CSEPP exercise tests community response
Published 11:12 am Thursday, September 22, 2016
Clark County emergency management and several other agencies and organizations put their response times to the test Wednesday morning during its annual Chemical Stockpile Emergency Preparedness Program (CSEPP) training exercise.
Beginning about 9 a.m., CSEPP officials simulated a leak of mustard gas from the Blue Grass Army Depot in Madison County.
According to CSEPP guidelines, some residents of northern Madison County may be required to evacuate to Winchester if sheltering in place is not an option. To prepare for the possibility of an evacuation, Emergency Management Director Gary Epperson requested that a reception center be established at Calvary Christian Church off of the bypass.
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“The reception center is where people coming in will go so that we can see if they need to be transported to the hospital or for anything else,” Epperson said.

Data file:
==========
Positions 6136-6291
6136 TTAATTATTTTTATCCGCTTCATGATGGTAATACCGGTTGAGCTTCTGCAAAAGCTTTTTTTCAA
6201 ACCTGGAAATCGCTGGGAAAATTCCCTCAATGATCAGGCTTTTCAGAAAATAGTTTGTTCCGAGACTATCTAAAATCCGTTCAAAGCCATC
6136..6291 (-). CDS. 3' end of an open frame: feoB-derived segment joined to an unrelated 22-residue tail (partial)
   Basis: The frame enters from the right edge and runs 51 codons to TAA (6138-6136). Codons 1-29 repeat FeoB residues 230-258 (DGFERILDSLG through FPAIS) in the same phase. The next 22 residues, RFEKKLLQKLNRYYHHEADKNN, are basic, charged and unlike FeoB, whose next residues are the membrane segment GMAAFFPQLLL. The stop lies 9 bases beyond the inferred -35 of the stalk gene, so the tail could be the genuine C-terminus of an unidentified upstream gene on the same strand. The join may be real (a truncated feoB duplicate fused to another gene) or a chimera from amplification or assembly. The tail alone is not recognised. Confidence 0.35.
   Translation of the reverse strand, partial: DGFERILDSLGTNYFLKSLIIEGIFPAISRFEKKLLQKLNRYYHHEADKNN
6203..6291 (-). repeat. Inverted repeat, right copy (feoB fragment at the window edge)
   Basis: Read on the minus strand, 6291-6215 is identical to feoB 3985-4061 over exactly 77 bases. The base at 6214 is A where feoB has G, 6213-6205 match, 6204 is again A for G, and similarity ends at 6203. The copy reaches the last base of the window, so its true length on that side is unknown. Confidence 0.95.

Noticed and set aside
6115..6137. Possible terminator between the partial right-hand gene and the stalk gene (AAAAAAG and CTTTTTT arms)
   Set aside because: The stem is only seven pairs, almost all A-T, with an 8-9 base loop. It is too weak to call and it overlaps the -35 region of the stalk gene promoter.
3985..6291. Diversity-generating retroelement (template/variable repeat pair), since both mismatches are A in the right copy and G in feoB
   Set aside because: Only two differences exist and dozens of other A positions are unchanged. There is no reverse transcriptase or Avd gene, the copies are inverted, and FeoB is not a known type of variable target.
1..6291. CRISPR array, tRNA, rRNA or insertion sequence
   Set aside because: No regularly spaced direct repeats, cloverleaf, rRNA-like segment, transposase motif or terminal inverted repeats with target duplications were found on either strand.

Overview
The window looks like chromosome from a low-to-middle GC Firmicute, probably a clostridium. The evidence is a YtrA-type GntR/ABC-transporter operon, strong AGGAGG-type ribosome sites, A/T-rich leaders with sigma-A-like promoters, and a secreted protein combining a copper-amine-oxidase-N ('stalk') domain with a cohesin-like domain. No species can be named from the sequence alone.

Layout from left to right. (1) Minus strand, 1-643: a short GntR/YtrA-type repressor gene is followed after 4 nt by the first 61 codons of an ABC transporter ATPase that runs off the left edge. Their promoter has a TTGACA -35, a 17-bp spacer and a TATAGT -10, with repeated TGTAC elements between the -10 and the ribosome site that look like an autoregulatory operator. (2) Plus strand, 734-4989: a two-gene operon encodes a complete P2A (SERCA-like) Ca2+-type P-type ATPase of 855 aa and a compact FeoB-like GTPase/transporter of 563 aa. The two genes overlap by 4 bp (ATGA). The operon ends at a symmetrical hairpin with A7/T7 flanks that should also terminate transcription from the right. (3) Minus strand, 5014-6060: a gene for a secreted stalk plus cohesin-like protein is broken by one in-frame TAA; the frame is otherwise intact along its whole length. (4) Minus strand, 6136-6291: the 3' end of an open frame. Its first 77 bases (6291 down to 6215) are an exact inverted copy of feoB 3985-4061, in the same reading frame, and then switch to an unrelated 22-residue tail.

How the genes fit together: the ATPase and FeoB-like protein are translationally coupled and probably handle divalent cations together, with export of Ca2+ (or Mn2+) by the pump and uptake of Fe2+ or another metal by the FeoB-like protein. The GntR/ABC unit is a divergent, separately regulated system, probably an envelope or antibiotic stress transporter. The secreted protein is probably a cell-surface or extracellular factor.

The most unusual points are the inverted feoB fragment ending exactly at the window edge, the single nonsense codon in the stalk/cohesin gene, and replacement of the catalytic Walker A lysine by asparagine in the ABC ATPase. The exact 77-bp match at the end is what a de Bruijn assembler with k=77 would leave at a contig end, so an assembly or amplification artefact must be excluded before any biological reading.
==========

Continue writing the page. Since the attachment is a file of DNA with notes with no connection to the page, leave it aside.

Because of the distance between Winchester and Richmond, Epperson said officials in Clark County anticipate the drift of chemicals in the air could cause some medical complications, but it is unlikely it would cause death by itself. Instead, a primary focus is on managing and potentially decontaminating any evacuees from Madison County.
The staff at Clark Regional Medical Center were also active during the exercise. That morning, a bus loaded with student volunteers from George Rogers Clark High School arrived at the emergency room, simulating a group of people affected by the mock leak at the depot.
Hospital staff established a secure area and put the students through decontamination before admitting them to the hospital for further evaluation.
Epperson said this year’s exercise went well, with only some minor hiccups related to technology.
“Things went pretty good,” he said. “We had a lot of new materials and some new software but the agencies worked well together and we had good participation.”
He said some minor issues with email caused a bit of chaos, but said unexpected chaos is welcome in training sessions because it helps prepare staff for potential upsets should an actual emergency occur.
“We’re going to train more on equipment, we still have some training to do on that, but the exercise went well,” Epperson said.
According to the Clark County EMA website, clarkema.com, in the event of an actual disaster at the depot Madison County and Estill counties are classified as immediate response zones, while Clark, Fayette, Garrard, Jackson, Powell and Rockcastle counties are classified as protective action zones. Jessamine and Laurel counties are classified as host counties.